One of the hazards of warmer weather is dogs, cats and even kids getting too close to skunks. This ‘Skunk Off’ recipe was shared with me years ago, and I consistently get requests for this concoction.  Works well, and doesn’t cost much.

4 cups (2-pint bottles) of 3% hydrogen peroxide
¼ cup plain baking soda
One teaspoon liquid hand soap (dish soap works well too)

Wet the offending pet/person all over and then shampoo with the ‘Skunk Off’ mixture.  (Be sure to keep it out of eyes and mouth.)  Let it set for a few minutes, then rinse well with lots of warm water. I’ve been advised if you take a “direct hit,” it may take more than one application to eliminate the smell.

Paula says: When this recipe was first printed in PennyWise, I was told about a dog and a 7-year-old boy who had both tangled with skunks, and this solution worked great for both families.  The little boy’s mom told me she had an old washtub in the yard she was going to use as a planter for flowers someday. Instead, she said she was able to use it for the ‘cleanup,’ and decided to hang the tub up just in case this happened again.

Years ago when people got sprayed, they’d dig a hole and bury their clothing for a few weeks in an attempt to get the ‘stink’ off. I have also used this solution to rid the ‘stink’ from the car after getting too close to the critters.

Stain Remover Ideas

BLOOD: Presoak stains in warm or cold water for at least 30 minutes.  If that doesn’t work, put three tablespoons of household ammonia in a gallon of lukewarm water and soak for 30 minutes, then rinse. If any stains remain, work in some laundry soap and then wash the garment.

RUST: Soak in lemon juice and salt for at least one hour and then wash.  If you use one of the commercial rust removers, be careful not to allow children around when using it. Make sure you keep it away from the washer and dryer – the chemicals can damage the finish.

INK: If it comes from a ballpoint pen, pour some denatured alcohol through the stain and then work in some petroleum jelly, and rub in thoroughly. Sponge with non-flammable dry cleaning solvent, and then soak it in a solution of your preferred laundry detergent and fabric-safe bleach.

GREASE: Use powdered chalk or even cornstarch to absorb as much of the grease as possible.  Pretreat with your detergent, let it sit for a good 20 minutes and then wash in the hottest water and soap safe for your fabric.

Paula says: These tips were sent to me, but I haven’t tried them yet. If you use any of these tips, please drop me a line and tell me your results.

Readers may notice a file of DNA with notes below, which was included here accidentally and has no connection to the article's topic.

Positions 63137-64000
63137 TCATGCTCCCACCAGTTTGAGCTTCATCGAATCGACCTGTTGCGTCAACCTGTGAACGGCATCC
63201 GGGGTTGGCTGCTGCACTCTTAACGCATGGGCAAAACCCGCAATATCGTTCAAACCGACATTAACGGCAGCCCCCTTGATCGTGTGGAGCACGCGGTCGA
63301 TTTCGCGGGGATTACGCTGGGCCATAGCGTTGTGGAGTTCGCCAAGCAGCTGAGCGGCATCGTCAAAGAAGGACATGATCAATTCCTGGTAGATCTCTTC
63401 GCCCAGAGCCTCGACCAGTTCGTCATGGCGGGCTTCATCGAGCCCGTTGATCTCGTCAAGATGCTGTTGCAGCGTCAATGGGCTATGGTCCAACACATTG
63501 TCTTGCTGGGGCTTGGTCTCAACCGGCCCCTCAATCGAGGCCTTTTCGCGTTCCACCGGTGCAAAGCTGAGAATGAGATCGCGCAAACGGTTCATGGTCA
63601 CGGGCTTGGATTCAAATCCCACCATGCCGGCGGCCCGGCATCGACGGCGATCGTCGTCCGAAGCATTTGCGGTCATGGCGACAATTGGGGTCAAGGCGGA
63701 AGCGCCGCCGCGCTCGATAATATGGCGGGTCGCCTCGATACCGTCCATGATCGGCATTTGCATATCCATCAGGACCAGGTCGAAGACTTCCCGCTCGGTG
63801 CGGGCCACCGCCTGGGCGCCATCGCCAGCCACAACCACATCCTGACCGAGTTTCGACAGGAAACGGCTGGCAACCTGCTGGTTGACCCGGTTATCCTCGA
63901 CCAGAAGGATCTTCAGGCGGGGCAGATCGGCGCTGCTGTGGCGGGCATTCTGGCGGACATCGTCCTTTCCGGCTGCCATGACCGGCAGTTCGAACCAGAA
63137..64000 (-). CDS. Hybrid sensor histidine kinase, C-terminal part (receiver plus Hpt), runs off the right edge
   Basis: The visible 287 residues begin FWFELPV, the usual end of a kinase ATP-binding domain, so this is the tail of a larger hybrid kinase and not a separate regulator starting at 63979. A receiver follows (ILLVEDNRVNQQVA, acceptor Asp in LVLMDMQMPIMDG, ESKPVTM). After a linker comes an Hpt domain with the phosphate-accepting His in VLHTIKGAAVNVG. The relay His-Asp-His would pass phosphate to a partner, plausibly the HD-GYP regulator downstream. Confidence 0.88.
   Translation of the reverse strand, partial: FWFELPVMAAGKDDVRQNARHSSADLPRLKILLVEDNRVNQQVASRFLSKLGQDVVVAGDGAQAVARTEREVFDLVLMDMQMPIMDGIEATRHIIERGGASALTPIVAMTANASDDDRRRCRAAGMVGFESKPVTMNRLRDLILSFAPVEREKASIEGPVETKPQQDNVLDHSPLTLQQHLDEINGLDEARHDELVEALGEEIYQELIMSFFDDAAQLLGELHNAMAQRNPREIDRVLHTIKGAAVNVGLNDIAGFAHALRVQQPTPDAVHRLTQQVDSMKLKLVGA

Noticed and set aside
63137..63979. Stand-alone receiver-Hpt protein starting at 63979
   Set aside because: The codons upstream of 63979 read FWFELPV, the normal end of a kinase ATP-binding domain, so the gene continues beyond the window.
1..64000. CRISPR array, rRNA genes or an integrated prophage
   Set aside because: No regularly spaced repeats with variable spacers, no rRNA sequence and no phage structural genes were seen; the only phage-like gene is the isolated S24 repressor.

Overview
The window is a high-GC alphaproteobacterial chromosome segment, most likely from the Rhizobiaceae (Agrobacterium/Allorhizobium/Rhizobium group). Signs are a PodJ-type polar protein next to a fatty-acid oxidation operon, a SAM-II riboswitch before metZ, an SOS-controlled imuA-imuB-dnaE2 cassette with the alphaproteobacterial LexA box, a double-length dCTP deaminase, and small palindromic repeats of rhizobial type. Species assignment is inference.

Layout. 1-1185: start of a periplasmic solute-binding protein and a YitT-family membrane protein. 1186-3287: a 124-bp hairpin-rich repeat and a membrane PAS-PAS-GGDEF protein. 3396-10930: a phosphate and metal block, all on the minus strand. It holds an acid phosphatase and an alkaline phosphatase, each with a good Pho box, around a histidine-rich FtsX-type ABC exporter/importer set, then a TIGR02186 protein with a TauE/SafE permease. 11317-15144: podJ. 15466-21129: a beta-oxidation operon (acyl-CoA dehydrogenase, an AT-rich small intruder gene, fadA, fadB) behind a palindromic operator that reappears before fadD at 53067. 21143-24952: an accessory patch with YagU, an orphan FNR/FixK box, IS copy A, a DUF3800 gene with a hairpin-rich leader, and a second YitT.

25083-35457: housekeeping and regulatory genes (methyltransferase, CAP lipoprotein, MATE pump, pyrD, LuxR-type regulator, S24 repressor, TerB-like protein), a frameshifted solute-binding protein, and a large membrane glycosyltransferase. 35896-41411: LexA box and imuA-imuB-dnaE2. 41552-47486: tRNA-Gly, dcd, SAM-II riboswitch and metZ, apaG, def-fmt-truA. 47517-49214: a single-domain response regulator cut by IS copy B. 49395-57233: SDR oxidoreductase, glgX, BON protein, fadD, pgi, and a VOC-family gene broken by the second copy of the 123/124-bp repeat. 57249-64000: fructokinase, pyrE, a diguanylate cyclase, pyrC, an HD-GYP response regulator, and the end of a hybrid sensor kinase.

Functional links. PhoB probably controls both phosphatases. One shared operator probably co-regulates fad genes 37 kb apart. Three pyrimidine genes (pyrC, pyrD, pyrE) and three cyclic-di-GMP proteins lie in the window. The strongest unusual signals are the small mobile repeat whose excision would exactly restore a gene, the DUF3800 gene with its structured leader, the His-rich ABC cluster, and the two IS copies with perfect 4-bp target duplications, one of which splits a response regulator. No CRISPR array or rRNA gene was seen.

Free Winter Bird Feeder Seed

I’m saving the spilled grain that lands in the yard as the guys fill the drills for seeding the summer crops.  I’m going to keep it to fill bird feeders this winter instead of buying birdseed at the store. I’m using old gallon milk jugs to store the seed, and only putting in grain spilled from the shovels filling the drills. I’m also saving my bacon grease in plastic containers and freezing it (well marked of course). I plan to use the bacon fat instead of suet when I fill the feeders next winter. I have a couple of old metal pie tins nailed to some fence posts and use them for part of my feeders.

The birds like them, and cats and other ‘critters’ can’t prey on them while they are eating.

Free Compost

I put the old leaves from last fall in the bottom of my big pots. They make the pots a lot lighter, and over time the leaves turn to compost. When fall comes around, I dump the pot and the contents onto my big compost heap to ‘simmer’ over winter for next year.

Edible ‘Landscaping’

In some areas, any vegetable garden in the front yard is prohibited. My sister-in-law came up with a solution; she plants lettuce among the flowers, puts a couple of tomato plants in with the zinnia’s and a pepper plant or two among the marigolds. She doesn’t keep all the food plants all in one spot. They’re just scattered among the ‘pretties’ in her front yard, and her family can still feast on fresh vegetables. Her kids love picking a tomato and just eating it right from the plant.  They don’t raise a traditional garden, per se. Instead, they go to the ‘pick your own’ places for vegetables such as corn, bushels of tomatoes, etc. for canning purposes.

Creative Use of Old Sponges

I never toss my old kitchen sponges in the trash. I cut them into chunks and put them in the potting soil in my big pots for summer flowers. The bits of sponge absorb the water I pour on the plants and holds it for a few days.

This saves me some time watering, and the plants do very nicely.